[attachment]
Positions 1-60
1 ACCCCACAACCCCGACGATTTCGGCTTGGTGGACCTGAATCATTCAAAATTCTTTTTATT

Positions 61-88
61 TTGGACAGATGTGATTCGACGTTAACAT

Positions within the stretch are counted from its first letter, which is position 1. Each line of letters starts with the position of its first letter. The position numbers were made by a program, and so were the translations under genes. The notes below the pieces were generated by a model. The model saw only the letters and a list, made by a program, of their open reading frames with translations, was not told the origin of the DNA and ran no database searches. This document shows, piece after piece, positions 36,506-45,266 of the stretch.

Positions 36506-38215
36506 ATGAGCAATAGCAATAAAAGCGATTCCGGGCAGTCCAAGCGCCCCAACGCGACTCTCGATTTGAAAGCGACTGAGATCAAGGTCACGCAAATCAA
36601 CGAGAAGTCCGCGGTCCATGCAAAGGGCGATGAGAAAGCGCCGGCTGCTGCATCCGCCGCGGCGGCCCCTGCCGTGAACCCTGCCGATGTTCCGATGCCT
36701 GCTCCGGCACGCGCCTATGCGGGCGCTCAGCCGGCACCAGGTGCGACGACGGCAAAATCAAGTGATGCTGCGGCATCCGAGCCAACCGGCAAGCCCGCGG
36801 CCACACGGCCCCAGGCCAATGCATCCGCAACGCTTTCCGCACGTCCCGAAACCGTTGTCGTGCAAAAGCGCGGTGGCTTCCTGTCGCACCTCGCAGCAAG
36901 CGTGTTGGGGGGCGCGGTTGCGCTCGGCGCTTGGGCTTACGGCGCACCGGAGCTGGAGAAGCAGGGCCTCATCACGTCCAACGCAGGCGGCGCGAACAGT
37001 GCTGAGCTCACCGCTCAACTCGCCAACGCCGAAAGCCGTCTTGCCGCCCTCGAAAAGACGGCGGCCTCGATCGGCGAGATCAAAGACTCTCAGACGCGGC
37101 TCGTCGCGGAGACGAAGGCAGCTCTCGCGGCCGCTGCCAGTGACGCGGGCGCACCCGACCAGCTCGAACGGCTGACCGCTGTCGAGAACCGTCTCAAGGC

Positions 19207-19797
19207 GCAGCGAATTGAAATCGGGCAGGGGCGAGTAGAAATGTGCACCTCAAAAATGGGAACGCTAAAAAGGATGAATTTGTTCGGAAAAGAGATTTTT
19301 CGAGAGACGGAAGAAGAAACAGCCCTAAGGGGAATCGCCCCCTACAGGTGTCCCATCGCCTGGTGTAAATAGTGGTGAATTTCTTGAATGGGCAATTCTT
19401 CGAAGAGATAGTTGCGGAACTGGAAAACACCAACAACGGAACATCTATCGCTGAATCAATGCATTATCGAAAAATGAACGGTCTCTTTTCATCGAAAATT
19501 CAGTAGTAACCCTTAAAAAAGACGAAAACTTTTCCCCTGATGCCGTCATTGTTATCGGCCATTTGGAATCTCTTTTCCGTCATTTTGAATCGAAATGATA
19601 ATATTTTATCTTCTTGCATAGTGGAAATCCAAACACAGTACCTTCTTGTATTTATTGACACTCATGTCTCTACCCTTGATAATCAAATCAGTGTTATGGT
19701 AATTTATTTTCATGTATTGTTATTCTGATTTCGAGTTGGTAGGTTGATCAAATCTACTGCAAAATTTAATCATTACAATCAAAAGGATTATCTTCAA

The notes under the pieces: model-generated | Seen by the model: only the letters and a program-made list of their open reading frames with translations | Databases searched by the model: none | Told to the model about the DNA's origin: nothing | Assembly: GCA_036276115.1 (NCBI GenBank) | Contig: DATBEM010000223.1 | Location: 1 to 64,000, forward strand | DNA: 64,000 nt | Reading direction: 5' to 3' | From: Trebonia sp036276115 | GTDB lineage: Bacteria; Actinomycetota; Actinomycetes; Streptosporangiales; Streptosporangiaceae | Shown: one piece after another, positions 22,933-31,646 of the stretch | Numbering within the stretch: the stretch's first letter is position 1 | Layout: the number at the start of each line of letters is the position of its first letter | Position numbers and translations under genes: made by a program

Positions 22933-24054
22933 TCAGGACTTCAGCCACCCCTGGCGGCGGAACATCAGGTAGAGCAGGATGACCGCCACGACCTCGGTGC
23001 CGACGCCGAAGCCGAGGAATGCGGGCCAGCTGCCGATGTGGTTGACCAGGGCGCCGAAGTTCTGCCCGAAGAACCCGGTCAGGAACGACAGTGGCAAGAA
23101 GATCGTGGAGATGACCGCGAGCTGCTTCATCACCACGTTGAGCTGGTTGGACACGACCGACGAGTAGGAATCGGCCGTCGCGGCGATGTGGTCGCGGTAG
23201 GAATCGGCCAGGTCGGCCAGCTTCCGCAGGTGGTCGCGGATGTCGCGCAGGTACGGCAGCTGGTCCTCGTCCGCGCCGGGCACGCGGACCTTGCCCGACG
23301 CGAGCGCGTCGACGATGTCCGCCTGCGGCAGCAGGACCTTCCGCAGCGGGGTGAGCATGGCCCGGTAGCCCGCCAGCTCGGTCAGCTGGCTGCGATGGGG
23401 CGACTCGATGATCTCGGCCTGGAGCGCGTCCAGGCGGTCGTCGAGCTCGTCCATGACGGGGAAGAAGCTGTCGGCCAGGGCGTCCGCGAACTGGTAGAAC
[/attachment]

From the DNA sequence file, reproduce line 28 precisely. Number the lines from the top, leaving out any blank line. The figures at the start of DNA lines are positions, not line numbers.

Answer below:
23401 CGACTCGATGATCTCGGCCTGGAGCGCGTCCAGGCGGTCGTCGAGCTCGTCCATGACGGGGAAGAAGCTGTCGGCCAGGGCGTCCGCGAACTGGTAGAAC